A country of 1.7 million inhabitants gained its independence from the USSR in 1991. It borders Russia, Turkey, Armenia, and Azerbaijan and is on the Black Sea.
There’s evidence of inhabitants in the region going back to 1.8 million years which is the oldest evidence of humans anywhere in the world outside of Africa. They have their own alphabet and language completely unique from any other in the world.
They even have a lovely wine tradition that dates back 8,000 years, one of the oldest in the world, with their own unique approach to winemaking called qvevri, named after the clay amphorae the wine is fermented in.
The history and intrigue of the region is attracting many to live and visit. The country has had a very flexible visa policy offering visa-free entry for stays up to one year to 95 countries enticing remote workers and travelers along with entrepreneurs from all over the world.
What the Remotes are Looking For
Having lived in many co-living and working spaces around the world, Candy knew what remote travel workers, often referred to as digital nomads, were looking for. Plus, with a successful community-based business already under her belt, she decided to start a coliving and coworking space.
The digital nomad community inspired her because people from different backgrounds and careers allow for interesting and unique collaborations and connections. It’s an open community that doesn’t mind sharing knowledge and working together through brainstorming sessions, living together and organizing their own activities.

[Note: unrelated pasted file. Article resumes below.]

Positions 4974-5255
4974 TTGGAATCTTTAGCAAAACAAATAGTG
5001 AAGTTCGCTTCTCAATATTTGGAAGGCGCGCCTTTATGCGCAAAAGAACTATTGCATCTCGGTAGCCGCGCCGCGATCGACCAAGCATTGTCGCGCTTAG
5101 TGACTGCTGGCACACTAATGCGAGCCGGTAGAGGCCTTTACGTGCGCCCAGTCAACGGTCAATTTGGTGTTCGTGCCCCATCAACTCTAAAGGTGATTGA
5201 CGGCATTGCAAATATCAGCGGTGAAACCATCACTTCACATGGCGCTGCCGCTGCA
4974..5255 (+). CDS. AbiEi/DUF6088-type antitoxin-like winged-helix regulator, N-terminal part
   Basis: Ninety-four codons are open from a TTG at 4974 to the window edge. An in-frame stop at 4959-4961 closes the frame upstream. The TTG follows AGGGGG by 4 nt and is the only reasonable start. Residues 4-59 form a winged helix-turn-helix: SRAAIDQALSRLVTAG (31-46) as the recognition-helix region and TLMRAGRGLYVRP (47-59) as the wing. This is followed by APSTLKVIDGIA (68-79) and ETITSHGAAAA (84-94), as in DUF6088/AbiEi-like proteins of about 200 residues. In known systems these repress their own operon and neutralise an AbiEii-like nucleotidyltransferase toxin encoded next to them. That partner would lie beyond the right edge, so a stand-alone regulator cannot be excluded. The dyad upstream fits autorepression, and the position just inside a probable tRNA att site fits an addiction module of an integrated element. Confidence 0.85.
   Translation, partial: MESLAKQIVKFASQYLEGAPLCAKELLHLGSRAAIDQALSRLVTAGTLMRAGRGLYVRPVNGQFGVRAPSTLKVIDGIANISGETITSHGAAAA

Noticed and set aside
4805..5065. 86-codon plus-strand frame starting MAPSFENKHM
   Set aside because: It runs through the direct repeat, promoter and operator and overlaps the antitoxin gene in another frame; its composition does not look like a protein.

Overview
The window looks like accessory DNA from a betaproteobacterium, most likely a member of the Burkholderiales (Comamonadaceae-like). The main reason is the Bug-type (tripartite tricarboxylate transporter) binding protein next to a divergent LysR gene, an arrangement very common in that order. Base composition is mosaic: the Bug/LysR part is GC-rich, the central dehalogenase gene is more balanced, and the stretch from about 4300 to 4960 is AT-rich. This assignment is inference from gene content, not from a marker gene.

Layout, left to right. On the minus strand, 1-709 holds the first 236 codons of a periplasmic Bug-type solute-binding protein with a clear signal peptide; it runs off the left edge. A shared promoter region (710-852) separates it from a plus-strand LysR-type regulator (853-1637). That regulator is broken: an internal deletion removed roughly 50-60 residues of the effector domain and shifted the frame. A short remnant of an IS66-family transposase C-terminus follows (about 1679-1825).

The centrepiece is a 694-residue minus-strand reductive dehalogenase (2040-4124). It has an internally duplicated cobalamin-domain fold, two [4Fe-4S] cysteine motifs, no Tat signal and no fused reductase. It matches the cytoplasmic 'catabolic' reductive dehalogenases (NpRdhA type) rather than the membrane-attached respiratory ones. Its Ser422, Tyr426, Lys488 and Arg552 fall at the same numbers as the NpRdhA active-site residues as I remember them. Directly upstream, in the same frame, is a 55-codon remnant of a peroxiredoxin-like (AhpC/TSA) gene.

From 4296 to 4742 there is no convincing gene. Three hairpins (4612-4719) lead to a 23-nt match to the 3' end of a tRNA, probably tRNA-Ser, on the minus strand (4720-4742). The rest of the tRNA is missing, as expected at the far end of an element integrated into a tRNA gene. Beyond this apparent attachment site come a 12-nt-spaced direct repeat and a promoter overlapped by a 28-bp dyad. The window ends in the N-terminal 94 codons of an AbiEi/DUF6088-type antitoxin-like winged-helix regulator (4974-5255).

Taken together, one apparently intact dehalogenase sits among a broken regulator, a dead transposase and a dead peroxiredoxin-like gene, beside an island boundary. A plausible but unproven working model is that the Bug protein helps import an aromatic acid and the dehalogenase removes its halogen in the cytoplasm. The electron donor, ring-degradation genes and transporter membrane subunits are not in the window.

Co-working and co-living spaces offer the community of a hostel with the comfort of a bed and breakfast, plus networking opportunities and collaborations.
LOKAL Co-Work is Born in Tbilisi
The daily co-working pass costs $9.50 and a monthly pass is $160. You have your own workspace, outlets at each desk, bookable call and meeting rooms, plus the highest WiFi speed available in Tbilisi (100MBPS) along with refreshments. The coliving options are private rooms with a workspace provided in the room and 24/7 access to the co-work spaces.
The rooms have private bathrooms, a shared kitchen/living area, weekly housekeeping, paper products, a washing machine & dryer, complimentary refreshments and includes all utilities and high-speed internet. Guests frequently share meals together, go to after-hour events and activities, plus participate in or host an event.
Regular activities like board game nights and improv nights are offered along with Georgian language lessons and professional development workshops and collaborations. The room rates start at $21/night with stays over 28 nights receiving a 15% discount. There is also a bar on site where guests receive a 15% discount as well.
Challenge of starting and operating a business during Covid